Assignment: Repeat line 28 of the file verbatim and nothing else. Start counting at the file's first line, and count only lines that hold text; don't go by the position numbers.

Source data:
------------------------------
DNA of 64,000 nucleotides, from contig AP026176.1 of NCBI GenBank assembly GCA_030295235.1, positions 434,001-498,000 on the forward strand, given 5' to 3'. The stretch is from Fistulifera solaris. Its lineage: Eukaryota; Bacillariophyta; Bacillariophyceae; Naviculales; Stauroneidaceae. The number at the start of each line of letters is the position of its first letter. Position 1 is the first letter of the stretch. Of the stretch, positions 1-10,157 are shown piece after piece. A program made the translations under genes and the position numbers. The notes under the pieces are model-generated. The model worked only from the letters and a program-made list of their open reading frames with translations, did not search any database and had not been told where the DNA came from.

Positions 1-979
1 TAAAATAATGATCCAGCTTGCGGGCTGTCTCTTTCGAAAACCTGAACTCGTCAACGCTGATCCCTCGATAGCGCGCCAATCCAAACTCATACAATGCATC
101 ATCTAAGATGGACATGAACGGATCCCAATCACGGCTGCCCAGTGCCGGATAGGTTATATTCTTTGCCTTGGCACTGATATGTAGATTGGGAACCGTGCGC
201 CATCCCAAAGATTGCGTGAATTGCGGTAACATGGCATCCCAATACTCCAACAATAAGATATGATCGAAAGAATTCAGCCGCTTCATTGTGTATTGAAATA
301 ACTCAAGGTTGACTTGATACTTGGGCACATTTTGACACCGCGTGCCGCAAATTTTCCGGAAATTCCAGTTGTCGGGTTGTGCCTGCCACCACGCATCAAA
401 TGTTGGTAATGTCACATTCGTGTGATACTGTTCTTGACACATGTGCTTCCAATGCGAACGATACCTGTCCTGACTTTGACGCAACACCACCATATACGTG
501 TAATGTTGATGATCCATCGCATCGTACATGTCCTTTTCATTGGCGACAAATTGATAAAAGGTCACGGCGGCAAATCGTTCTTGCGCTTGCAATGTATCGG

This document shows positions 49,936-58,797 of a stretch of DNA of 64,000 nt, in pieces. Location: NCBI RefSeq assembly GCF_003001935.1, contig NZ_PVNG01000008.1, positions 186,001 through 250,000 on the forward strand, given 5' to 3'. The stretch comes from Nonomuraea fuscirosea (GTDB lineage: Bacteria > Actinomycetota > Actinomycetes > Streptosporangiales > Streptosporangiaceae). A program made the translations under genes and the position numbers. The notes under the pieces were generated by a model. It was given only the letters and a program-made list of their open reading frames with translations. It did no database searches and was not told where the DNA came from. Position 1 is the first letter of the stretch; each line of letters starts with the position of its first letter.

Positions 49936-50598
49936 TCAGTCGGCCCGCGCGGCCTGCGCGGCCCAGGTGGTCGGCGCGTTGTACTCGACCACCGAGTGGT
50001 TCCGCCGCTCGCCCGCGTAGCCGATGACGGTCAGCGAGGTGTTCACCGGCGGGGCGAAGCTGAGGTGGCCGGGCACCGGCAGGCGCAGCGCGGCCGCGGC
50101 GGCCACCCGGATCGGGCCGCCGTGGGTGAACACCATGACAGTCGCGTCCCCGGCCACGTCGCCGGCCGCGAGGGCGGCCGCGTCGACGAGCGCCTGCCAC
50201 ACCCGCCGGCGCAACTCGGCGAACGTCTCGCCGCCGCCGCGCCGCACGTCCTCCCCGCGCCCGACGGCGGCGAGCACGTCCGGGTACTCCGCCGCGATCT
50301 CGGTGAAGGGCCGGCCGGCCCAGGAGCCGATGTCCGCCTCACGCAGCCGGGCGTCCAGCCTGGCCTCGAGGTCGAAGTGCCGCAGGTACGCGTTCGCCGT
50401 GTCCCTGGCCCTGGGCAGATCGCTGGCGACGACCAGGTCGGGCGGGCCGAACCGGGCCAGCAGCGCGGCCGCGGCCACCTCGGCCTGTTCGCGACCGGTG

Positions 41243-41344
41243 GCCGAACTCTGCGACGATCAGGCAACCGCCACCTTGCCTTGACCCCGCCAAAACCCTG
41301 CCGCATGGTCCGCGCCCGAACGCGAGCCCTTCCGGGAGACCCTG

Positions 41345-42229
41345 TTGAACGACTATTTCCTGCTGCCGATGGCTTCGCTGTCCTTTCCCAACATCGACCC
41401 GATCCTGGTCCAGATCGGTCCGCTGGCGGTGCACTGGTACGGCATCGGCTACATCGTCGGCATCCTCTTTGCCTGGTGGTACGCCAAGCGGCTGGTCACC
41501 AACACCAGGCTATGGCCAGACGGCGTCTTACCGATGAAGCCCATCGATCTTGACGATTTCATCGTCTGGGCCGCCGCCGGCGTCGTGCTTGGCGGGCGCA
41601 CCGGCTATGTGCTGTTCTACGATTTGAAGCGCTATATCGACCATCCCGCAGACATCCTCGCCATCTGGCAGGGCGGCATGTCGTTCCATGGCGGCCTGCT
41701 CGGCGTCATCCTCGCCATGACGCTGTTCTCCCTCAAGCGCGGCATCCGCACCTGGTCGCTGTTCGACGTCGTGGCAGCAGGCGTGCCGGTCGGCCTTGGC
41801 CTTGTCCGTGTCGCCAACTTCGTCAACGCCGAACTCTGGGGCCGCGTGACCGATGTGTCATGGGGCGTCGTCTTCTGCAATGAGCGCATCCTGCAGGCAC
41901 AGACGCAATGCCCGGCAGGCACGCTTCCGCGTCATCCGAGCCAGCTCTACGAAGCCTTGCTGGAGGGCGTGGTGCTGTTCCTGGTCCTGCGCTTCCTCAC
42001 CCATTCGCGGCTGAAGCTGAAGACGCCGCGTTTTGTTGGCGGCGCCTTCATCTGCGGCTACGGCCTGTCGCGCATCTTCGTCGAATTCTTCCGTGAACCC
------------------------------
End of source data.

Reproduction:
42001 CCATTCGCGGCTGAAGCTGAAGACGCCGCGTTTTGTTGGCGGCGCCTTCATCTGCGGCTACGGCCTGTCGCGCATCTTCGTCGAATTCTTCCGTGAACCC